In-Depth: Lower-income residents feeling the housing crisis in Texas

Posted at 10:53 PM, Dec 15, 2021
and last updated 2021-12-15 23:53:43-05

The housing crisis in Texas has made it difficult for many.

Janevvia Goode, 72, with her walker picks pecans for extra money. Goode said she lives off $900 a month. After rent and groceries, she's out of money.

"It's hard by the time you're done paying the bills and getting groceries and they give you your little food stamps, they expect that to last all month," said Goode.


Most of her life Goode has struggled. He mother died when she was 9 and she had to help raise her younger siblings, which meant quitting school.

"I work, I've always worked," said Goode.

For years she worked construction and spent time working in a nursing home.

She admits with prices going up, it's really starting to hurt the little income she has.

Research released by congress shows women or minorities are paying the price for the housing boom.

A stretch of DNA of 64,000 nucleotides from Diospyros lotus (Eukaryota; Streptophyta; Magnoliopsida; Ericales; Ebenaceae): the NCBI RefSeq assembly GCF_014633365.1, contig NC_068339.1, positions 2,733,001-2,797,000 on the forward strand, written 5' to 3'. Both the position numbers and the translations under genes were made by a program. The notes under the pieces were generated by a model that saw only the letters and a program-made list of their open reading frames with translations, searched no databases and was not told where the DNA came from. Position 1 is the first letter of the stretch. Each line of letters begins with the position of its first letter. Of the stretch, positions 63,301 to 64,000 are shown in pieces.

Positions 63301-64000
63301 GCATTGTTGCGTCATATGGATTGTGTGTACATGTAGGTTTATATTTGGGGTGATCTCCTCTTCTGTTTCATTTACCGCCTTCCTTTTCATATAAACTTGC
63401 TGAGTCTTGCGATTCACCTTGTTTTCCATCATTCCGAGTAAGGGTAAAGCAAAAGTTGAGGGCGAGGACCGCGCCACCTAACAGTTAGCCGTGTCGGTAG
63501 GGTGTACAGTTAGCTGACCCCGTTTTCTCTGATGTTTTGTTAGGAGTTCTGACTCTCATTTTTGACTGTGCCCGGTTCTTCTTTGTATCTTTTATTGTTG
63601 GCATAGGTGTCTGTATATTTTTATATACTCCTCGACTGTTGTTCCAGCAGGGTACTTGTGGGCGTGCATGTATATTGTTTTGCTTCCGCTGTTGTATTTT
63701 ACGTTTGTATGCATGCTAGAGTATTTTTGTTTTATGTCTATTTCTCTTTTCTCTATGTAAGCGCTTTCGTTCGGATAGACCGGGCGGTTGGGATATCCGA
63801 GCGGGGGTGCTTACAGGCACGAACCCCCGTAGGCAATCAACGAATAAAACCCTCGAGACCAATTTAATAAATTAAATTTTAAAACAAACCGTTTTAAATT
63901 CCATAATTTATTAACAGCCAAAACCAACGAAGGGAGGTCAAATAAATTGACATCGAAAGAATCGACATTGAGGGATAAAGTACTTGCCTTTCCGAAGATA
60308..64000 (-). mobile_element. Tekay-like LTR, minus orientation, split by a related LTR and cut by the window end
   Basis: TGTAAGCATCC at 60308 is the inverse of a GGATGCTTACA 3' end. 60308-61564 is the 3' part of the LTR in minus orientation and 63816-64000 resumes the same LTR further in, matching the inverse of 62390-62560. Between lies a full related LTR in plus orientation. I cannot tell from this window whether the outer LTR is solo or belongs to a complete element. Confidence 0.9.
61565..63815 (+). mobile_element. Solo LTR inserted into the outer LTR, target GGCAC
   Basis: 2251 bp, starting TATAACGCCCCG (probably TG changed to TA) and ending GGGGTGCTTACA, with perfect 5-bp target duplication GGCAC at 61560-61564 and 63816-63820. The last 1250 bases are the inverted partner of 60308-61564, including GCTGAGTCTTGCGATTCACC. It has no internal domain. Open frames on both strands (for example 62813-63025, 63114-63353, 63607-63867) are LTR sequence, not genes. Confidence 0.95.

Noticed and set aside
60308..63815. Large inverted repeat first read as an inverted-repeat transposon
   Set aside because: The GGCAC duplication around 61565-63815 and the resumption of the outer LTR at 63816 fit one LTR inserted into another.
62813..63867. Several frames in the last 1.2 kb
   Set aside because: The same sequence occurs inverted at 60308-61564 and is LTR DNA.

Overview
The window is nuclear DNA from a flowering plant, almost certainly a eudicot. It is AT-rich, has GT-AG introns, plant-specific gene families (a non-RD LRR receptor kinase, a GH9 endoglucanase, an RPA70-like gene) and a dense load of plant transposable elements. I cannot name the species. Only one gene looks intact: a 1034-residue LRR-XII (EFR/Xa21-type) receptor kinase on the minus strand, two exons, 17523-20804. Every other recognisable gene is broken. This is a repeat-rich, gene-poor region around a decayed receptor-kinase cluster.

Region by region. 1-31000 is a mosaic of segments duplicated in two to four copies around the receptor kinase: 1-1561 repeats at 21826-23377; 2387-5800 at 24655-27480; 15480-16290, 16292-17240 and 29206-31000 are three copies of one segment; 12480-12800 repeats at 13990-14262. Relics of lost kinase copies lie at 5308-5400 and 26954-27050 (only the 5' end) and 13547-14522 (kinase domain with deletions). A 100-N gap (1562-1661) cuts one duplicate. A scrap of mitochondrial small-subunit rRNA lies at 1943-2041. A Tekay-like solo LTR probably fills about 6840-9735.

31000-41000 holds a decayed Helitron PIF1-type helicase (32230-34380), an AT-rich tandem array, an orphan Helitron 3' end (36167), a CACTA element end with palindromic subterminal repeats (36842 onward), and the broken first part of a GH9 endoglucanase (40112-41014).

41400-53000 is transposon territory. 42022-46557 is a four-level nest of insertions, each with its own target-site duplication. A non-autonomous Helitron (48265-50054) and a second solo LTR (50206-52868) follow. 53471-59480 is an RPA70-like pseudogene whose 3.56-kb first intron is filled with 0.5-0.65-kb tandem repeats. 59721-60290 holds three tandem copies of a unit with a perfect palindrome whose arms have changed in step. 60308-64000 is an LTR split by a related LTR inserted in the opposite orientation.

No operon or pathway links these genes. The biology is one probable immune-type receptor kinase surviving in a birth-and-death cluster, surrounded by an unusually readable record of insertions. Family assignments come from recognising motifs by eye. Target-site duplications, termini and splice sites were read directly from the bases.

Texas A&M Real Estate Research Center data the sales volume for single-unit residential housing is up 3.77 percent. It's gone from 292 to 303 transactions.

The price for homes is going up and rent is getting higher.

"I don’t think it’s very likely that rent will decrease I think its likely that the rate of growth will dimmish slightly," said Clare Losey from Texas A&M Real Estate Research Center data.

It's recommended that people spend no more than 30 percent of their household income when it comes to housing costs.

Renters are far more likely to exceed that. So that means they have less to spend on other necessities like groceries and child care.

Goode continues to pick pecans to help put food on the table. She hopes to see some relief.